Martins Deep Spotlight Artist
Originally from Orogun, Ughelli North in Delta State, Martins (he/him) is a photographer, digital artist, and poet based in Kaduna, where he studies at Ahmadu Bello University. His works have appeared in Magma Poetry, Cutbank, Strange Horizons, FIYAH, Lolwe, Agbowó, 20.35 Africa: An Anthology of Contemporary Poetry, Chestnut Review, and others. Martins won the visual art category of the 2020 AYNM Creative Contest. Twitter @martinsdeep1 | Instagram @martins.deep
Rachel Eden Salad Days
Rachel (she/her) is a working parent from the Rogers Park neighborhood in Chicago. She edits Rampant Magazine and supports the Ronald Johnson III Memorial Foundation.
Leone Gabrielle Go
Leone (she/her) is a writer of poetry and prose. She lives in Seymour, a snaking river town in Central Victoria, Australia, on Taungurung country. She has been published in Cordite Poetry Review, Australian Poetry Journal, Pure Slush, and Plumwood Mountain. Leone is the creator of several community art and poetry installations.
Charles Haddox Red Callahan
Charles (he/him) lives in El Paso, Texas on the US-Mexico border and has family roots in both countries. His work has appeared in several journals including Chicago Quarterly Review, Verdad, Folio, and Stonecoast Review. charleshaddox.wordpress.com
Marie Hego BABADO
Born in Paris, Marie (she/her) is a French artist now based in Rio de Janeiro. She holds degrees in fine arts from the University of Paris 1—La Sorbonne and art from Urban Space at La Cambre in Brussels. She previously served as an assistant in a moulding studio and restorer in Paris. Marie works as a sculptor on the floats of the Carnival of Rio de Janeiro. Instagram @maskbabado | mariehego.com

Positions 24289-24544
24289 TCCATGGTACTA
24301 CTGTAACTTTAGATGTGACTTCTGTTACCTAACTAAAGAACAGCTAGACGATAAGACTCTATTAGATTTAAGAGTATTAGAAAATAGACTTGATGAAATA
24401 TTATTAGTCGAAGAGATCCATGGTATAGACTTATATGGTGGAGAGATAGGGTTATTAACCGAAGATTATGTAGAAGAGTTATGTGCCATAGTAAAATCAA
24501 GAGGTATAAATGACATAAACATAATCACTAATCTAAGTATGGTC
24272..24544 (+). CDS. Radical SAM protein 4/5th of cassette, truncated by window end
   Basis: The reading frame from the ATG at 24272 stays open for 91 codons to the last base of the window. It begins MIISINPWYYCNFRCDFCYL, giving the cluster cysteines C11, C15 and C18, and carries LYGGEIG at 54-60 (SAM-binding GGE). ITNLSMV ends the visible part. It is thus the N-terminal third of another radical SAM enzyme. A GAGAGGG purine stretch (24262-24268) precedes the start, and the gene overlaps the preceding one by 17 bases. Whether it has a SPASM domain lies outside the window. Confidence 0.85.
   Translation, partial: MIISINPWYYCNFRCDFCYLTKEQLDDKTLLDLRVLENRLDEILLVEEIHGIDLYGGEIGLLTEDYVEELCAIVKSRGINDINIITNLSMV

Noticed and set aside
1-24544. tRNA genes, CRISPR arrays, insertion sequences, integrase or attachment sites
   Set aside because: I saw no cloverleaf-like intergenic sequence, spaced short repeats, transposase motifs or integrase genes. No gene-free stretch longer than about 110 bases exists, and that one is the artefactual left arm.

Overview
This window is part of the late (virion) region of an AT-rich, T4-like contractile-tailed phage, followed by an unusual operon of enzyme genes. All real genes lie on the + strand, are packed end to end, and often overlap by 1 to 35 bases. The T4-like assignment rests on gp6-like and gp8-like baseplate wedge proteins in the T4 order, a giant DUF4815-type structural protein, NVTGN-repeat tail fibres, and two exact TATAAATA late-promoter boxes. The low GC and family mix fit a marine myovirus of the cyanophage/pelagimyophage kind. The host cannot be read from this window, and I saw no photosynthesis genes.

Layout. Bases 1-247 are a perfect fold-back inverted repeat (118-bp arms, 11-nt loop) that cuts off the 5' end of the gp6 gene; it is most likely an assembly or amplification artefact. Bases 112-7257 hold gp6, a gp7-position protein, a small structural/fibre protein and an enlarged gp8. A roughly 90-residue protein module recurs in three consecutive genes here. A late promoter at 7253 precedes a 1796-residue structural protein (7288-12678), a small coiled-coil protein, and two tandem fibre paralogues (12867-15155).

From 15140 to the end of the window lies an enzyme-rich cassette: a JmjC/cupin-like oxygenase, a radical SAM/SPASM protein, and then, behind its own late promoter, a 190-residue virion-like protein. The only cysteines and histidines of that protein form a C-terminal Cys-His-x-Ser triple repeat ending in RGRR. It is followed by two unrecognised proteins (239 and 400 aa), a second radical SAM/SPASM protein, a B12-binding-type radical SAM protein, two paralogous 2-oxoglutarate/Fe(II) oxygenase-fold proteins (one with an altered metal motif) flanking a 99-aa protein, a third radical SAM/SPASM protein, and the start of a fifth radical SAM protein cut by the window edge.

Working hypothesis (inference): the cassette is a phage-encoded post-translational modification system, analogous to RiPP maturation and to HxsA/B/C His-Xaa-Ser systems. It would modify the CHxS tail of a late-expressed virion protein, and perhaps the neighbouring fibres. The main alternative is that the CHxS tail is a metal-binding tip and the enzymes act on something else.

Arniecea Johnson Floating
Arniecea (she/her) is an emerging fiction writer from Chicago. She has an MFA in creative writing from Columbia College Chicago. When she’s not writing and reading, Arniecea enjoys brunch with friends, solo dates in the city, and horror films. This is her first fiction publication.
Shelby Lerner MASKS Logo
Shelby (she/her) is a Chicago-based artist currently completing her master’s degree at Columbia College Chicago. In between tutoring her fellow students and finishing assignments, she sells stickers and prints through an Etsy shop and at shelbylerner.com.
Melissa Meier Featured Artist
Melissa (she/her) is a Swiss Brazilian artist. She received her BA from the Art Center College of Design in Pasadena, California. She has exhibited in New York City, Boston, Los Angeles, and São Paulo, and she was chosen by Sotheby’s for the Young International Artists group show and auction in Tel Aviv, Vienna, and Chicago. Melissa’s work has recently been shown at bG Gallery, the Oceanside Museum of A rt, Gloria Delson Contemporary Arts, Caporale/Bleicher Gallery, and James Gray Gallery. She has a forthcoming solo show at the Oceanside Museum of Art. Instagram @melissameierart | melissameierart.com
Jesus Monsivais Renacer
Jesus (he/him) is a Chicago-based artist. He’s worked with various mediums and is currently exploring the intersection between graphite illustration and collage. He will have his first exhibit in Chicago at Firecat Projects. He can be contacted at email@example.com.